From the website of the Twickenham Museum:
“Walter Galpin Alcock was born the son of Walter William Alcock, at Edenbridge, Kent on 29 December 1861.
His father became the Superintendent of the Metropolitan and City Police Orphanage which opened at Fortescue House in the London Road, Twickenham in 1870. In 1874 the Orphanage moved to Wellesley House, in the Hampton Road, and Walter moved with the family.
Walter became a chorister at Holy Trinity Church, on Twickenham Green (see image). He also became interested in playing the organ at St Mary’s Church in Twickenham where he took lessons from the organist, E H Sugg, and later joined the choir. He graduated to playing the organ at Evensong in return for his lessons. However, on the first occasion that he was to perform, the organ blower did not appear and he had to sit at the silent instrument for the duration of the service. He also played the organ at Holy Trinity but was soon barred for over use of the reeds.
In 1874 Walter began to study at the National Training School for Music, at the Royal College of Music, under Sir Arthur Sullivan and John Stainer. At Twickenham it was no doubt a happy coincidence that the Vicar, the Revd H F Limpus was himself of a musical family, the son of Richard Limpus the blind organist of Isleworth Parish Church. Another Limpus, also Richard, had founded the Royal College of Organists in 1864.
In 1880 he was appointed organist at St Mary’s, following the retirement of Sugg. Next, in 1887 he became organist at the Quebec Chapel, St Marylebone; then, in 1896 assistant organist to Sir Frederick Bridge at Westminster Abbey; later, organist at the Chapel Royal… (Wikipedia) “The Chapel Royal is a grouping of clerics and musicians, rather than a physical building.”…and, in 1916, organist at Salisbury Cathedral, a post he held until his death in 1947 at his house at 5 The Close. Here he constructed a model railway, with a steam engine and tender, the “*Patrick Stirling” on which choristers from the cathedral would take rides.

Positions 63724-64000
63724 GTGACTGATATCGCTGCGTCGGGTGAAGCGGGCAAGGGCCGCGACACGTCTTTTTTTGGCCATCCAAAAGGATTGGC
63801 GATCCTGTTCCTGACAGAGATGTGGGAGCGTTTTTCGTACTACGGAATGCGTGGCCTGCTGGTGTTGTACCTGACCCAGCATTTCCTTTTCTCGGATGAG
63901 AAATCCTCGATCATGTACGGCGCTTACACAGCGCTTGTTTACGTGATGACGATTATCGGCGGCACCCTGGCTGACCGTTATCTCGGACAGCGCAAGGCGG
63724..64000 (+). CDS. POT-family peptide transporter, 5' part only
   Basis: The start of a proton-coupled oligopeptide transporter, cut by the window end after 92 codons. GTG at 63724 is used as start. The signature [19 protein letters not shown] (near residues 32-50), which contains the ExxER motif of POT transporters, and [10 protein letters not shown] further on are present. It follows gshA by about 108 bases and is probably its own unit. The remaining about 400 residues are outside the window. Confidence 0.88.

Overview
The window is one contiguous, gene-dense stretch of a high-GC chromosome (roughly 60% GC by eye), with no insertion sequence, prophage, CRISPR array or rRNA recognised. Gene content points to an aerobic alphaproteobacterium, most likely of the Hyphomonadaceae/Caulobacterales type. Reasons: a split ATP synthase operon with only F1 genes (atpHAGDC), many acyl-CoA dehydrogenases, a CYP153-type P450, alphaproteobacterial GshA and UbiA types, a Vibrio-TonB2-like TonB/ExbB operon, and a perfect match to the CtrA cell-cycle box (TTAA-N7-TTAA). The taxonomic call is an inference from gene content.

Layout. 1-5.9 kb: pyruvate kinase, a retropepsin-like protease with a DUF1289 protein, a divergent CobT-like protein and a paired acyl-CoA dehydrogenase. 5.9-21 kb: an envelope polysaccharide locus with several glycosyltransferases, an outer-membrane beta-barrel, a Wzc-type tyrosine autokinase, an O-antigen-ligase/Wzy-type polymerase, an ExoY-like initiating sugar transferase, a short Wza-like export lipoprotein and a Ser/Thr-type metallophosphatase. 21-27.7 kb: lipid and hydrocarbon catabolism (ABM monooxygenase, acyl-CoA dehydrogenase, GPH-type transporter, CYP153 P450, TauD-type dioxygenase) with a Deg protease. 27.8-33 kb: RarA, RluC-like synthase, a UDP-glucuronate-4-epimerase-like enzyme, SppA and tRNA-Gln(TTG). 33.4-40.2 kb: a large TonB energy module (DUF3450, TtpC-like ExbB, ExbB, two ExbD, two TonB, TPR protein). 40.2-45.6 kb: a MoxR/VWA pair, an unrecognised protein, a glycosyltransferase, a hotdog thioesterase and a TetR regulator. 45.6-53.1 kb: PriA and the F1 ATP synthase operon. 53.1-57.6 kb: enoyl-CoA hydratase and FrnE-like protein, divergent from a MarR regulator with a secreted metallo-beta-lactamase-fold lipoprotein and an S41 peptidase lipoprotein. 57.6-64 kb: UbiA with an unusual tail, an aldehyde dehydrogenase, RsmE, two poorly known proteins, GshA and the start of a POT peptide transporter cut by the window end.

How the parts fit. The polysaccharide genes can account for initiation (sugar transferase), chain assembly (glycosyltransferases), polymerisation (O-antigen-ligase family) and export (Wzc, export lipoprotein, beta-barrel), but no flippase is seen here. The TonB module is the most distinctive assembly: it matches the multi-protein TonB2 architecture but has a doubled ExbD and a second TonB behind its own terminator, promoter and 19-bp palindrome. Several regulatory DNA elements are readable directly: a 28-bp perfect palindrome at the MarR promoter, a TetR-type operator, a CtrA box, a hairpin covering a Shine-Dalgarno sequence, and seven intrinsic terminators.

There is a memorial to him in the Cathedral. He played the organ at Westminster Abbey at the coronation of three monarchs: Edward VII, George V and George VI. In 1893 he was appointed Organ Professor at the Royal College of Music. He was knighted in 1933.”
(Wikipedia): “Stirling’s most famous construction was the 4-2-2 steam locomotive Stirling single called “eight-footer” because of the 8 ft 1 in diameter driving wheel. That engine type set speed records during the race to the north with average train speed between engine changing of more than 60 mph in 1895.”
From: Noel Coward – a Biography (1995), by Philip Hoare:
“On the day Noel’s voice was to be tested for the Chapel Royal choir, he appeared before the organist, Dr Walter Alcock, in a higher-than-ever Eton collar, his hair plastered down. Alcock, formerly organist at Twickenham, was a lofty figure, made yet more remote by his contact with the royal family, ‘as well as the Almighty, [which] faintly upset his balance as a human being’. Undaunted, Coward sang Gounod’s ‘There is a Green Hill Far Away’. He sang well, albeit dramatically, later telling Judy Garland, ‘I did the whole crucifixion bit – with expression. The organist, poor man, fell back in horror.’ Noel and his mother were ushered out, Dr Alcock informing Mrs Coward that not only was her son too young but there was no vacancy…”